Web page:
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Re: [new_distillers] Re: Yeast & oxygen

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  • Richard Miller
    Thanks JB and Harry.  Great help. ________________________________ From: jamesonbeam1 To: new_distillers@yahoogroups.com Sent: Wed,
    Message 1 of 4 , Nov 24, 2010
      Thanks JB and Harry.  Great help.


      From: jamesonbeam1 <jamesonbeam1@...>
      To: new_distillers@yahoogroups.com
      Sent: Wed, November 24, 2010 6:06:25 PM
      Subject: [new_distillers] Re: Yeast & oxygen

       

      Hello Kentucky,

      Welcome aboard.  A good source for understanding the phases in yeast growth is Dr. MB Raines-Casselman's "Yeast Propagation and Maintenance" at  http://www.maltosefalcons.com/tech/yeast-propagation-and-maintenance-principles-and-practices

      This is a good discussion of the aerobic growth phase where the yeast first needs oxygen to multiply, and then the anaerobic (no oxygen) stationary phase, where the yeast converts the sugars to alcohol and CO2.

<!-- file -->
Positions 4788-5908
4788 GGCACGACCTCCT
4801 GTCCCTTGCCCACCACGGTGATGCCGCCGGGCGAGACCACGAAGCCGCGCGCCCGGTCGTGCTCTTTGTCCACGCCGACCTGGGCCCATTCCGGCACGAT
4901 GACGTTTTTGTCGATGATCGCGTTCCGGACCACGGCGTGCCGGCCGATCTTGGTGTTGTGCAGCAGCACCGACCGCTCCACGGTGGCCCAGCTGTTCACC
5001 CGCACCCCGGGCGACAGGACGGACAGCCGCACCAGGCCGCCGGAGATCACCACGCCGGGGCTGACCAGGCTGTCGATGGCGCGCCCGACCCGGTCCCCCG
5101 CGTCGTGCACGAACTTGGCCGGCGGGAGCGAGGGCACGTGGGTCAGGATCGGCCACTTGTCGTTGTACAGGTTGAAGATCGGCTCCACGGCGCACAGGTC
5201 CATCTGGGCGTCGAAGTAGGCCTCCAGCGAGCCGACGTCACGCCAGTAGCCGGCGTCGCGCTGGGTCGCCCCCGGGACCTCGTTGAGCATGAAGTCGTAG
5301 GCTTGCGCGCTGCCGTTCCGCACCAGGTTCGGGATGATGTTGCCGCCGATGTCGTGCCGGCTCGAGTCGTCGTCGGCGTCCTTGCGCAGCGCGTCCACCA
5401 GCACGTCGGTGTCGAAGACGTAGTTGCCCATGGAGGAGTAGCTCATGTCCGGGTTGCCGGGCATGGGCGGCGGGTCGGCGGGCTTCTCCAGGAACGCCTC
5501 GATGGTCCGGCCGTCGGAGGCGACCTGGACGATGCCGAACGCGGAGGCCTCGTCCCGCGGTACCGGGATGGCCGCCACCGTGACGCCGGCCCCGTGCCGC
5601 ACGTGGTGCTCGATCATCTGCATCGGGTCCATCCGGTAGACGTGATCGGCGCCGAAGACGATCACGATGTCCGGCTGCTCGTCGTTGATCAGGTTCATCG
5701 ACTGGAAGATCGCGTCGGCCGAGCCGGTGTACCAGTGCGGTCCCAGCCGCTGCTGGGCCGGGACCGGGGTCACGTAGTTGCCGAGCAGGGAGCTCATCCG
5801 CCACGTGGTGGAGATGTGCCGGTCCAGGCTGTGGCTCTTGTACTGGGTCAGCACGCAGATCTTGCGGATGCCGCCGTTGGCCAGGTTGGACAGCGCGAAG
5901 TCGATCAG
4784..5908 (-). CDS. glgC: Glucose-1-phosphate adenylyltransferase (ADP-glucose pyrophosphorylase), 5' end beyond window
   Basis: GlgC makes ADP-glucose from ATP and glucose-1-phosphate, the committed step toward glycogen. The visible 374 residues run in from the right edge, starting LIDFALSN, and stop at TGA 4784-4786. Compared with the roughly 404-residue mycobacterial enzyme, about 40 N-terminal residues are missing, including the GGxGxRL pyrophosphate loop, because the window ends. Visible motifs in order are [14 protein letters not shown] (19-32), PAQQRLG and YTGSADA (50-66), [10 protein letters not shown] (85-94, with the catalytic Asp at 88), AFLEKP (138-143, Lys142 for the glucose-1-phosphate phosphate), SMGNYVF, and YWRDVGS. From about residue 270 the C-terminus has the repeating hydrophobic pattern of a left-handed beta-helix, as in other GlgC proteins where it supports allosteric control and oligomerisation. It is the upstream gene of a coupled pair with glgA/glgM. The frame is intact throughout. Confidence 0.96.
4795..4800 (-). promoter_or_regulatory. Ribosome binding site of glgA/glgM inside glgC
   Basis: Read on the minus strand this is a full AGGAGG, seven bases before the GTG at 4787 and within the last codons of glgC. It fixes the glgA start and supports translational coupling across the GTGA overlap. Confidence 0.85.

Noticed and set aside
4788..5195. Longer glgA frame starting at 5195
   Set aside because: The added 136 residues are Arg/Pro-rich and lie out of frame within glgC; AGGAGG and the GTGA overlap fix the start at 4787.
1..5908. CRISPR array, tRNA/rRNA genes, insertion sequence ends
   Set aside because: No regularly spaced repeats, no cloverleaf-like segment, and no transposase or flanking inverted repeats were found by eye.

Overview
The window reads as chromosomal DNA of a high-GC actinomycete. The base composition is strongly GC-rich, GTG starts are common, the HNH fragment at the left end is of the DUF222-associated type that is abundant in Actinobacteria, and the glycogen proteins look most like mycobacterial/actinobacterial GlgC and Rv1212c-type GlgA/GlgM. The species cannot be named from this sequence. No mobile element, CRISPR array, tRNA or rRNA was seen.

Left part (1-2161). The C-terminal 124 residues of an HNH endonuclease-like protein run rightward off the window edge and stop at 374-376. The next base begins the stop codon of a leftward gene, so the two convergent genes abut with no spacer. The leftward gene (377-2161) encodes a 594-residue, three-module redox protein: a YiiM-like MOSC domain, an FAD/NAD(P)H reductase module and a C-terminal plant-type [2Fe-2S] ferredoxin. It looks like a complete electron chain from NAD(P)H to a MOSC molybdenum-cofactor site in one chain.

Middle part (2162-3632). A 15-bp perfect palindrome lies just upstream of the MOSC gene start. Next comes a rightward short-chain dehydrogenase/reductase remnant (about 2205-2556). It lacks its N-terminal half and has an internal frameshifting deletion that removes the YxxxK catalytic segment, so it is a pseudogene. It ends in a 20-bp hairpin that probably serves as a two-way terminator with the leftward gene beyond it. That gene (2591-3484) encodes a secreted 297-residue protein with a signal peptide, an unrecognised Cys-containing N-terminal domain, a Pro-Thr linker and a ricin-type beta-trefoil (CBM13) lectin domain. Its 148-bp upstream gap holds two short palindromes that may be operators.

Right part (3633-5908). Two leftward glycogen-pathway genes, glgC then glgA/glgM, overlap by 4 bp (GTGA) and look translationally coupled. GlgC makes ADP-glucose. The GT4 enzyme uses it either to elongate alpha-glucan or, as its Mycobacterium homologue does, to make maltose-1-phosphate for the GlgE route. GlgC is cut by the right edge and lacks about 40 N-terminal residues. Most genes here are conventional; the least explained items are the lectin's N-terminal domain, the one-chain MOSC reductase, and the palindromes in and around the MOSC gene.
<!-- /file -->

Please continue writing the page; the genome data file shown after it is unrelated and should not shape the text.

JB.

      --- In new_distillers@yahoogroups.com, "kentuckybrew" <rmillerfly@...> wrote:
      >
      > I am a newbie and have tried to answer my own question by searching the files and documents:
      >
      > What is the impact of oxygen upon yeast during the fermentation process?
      >
      > I have a pot still and have produced a half dozen batches of alcohol using basic sugar washes and filter them with activated charcoal. I recently experimented running wine through. Now, I'm expanding into my first try using a mash recipe. I've started with the recipe for bourbon wiskey (like Jim Beam) in the "files" section of this group.
      >
      > In the bourbon wiskey recipe the mash should be sealed with an airlock. However, I notice in other documents I'm reading about fermenting mashes that airating with an aquariam air pump 4 30 minutes is recommended and then to stir in the "cap" that occurs during fermentation a couple times a day.
      >
      > It seems that in the first case oxygen is eliminated or minimized and in the second, oxygen is maximized. I could use some help on understanding this one.
      >
      > Thanks!
      >
      > KentuckyBrew
      >


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